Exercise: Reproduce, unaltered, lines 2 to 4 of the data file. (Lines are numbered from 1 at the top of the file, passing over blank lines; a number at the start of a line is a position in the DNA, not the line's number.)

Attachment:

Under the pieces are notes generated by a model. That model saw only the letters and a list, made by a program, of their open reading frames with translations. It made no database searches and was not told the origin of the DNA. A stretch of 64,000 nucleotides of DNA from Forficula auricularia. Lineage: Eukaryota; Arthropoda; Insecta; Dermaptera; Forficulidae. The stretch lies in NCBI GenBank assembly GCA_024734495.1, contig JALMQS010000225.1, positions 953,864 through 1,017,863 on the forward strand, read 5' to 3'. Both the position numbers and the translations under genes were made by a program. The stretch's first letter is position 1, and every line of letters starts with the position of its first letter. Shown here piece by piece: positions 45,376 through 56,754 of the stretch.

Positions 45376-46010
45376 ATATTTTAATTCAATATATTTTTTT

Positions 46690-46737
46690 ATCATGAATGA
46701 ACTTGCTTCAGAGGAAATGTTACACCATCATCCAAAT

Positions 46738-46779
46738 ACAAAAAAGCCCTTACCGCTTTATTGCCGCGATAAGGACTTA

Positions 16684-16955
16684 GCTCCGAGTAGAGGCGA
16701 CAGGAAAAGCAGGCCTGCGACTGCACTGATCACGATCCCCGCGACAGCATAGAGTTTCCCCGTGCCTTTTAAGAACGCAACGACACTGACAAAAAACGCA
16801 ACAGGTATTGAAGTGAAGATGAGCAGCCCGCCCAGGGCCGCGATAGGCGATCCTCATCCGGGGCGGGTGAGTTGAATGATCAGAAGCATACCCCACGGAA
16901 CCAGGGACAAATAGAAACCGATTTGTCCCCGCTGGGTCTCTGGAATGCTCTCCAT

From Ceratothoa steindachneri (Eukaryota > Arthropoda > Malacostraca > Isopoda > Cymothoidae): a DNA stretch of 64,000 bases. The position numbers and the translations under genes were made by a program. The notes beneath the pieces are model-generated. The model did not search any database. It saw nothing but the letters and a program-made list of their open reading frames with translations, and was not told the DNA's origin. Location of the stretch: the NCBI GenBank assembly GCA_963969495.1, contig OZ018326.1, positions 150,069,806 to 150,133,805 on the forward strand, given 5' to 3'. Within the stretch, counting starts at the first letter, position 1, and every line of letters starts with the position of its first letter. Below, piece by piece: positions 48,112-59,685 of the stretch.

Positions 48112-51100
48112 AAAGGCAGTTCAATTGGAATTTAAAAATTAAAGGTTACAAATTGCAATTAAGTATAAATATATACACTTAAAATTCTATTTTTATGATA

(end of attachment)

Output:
Positions 45376-46010
45376 ATATTTTAATTCAATATATTTTTTT

Positions 46690-46737